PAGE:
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Stratum plus. 2010. №4

O. V. Sharov (St. Petersburg, Russia)

Appearance of the Germans in Cimmerian Bosporus in the Light of Written and Archaeological Records (The Problem of Identification of “German Antiquities” in Bosphorus)

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Pages: 251-285

The paper deals with the main types of objects of the German origin found in the Late Roman assemblages of Bosphorus (150—350 AD).
Group 1, В2/С1 period (150—200): bronze buckles with rectangular frames on the tongue from Kerch and Gorodskoi farmstead on the Kuban, having parallels in East Prussia; double-tongued buckles with rectangular girdles, common in Denmark, in the Przeworsk culture area and on the Western Balts’ lands; long-thorned umbos of the German type from Kerch and Tanais. The main types of these finds are connected with the Baltic region, Scandinavia, and particularly with East Prussia.
Group 2, С1 period (180—260 AD): shield bugs of the “Konin” and “Chorula” types from Tanais, associated with horizon IIа of the interments with the Przeworsk culture weaponry. It is during this period that the German-Bosphorus type pendants in the form of Thor’s hammers appear in the Bosphorus region. German traditions can be seen also in the three-handled vases from Kerch, as well as in the hand-modeled pottery from Ilurat, Tiritaka, and Myrmekion.
Group 3, С2a period (260/270—280/290 AD): belt head of Raddatz J 2—1 type from Kerch, 1896; gold rings from Phanagoria, 1842. These types are characteristic of the horizon of palatine burials in Germany. Polychromic objects of the “Illerup-Kerch” group, belonging to the German-Bosporan tradition, make their appearance in Kerch.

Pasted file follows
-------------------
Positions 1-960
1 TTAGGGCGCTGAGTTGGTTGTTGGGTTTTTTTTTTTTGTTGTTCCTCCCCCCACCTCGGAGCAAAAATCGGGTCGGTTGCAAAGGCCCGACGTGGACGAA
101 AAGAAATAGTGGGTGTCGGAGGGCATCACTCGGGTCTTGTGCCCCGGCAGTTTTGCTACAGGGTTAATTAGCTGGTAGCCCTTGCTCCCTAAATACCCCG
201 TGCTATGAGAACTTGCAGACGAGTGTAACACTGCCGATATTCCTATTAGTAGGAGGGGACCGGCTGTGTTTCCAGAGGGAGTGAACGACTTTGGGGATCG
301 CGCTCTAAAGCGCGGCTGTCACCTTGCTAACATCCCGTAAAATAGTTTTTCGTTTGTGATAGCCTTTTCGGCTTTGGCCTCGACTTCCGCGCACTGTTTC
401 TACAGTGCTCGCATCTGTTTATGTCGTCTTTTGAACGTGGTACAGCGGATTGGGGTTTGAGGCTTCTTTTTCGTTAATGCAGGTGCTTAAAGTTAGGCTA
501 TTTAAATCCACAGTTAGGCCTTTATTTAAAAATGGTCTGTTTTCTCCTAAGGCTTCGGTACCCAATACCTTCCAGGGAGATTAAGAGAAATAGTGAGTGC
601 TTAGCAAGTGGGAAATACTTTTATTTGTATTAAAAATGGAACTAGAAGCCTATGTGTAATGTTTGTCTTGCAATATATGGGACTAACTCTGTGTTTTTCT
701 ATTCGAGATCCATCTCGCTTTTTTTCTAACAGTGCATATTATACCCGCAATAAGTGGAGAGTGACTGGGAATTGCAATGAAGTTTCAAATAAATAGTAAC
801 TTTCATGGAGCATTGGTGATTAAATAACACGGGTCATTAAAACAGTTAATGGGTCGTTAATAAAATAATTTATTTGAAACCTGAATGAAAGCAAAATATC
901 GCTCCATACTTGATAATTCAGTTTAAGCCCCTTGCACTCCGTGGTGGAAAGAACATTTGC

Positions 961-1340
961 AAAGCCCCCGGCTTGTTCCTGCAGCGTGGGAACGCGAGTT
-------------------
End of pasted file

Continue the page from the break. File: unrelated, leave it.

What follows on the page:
Group 4, С2b-C3 period (290/300—350/360 AD): hinged-pin fibulas Ambroz 16/2—3 and warrior’s fibulas Ambroz 17 in Kerch, in the tombs of Zamorskoe, Zyuk cape and Sirenevaya Bay; combs of Thomas I type from Kerch and Dzurg-Oba; shield bugs of К2 type from Sirenevaya Bay and Kerch, small two-blade fibulae of the Chernyakhov tradition from Kerch tombs; bone pyramidal and amber mushroom-shaped pendants, gray clay pottery of the Chernyakhov appearance from Kerch.
Altogether, four waves of German influence can be seen in the Late Roman materials of Bosphorus:

Wave 1 — Baltic-Scandinavian;
Wave 2 — Wielbark-Przeworsk;
Wave 3 — Central European-Scandinavian;
Wave 4 — Chernyakhov.

Keywords: Jordan, Cimmerian Bosporus, North Black Sea region, Pantikapej, Tanais, Meotida, Late Roman period, Goths, Oyum, Germans, buckles, fibulas, shields, Chernyakhov culture

Information about author:

Oleg Sharov (St.-Petersburg, Russia). Doctor of historical sciences. Institute for the History of Material Culture, Russian Academy of Sciences.
E-mail: [email protected]

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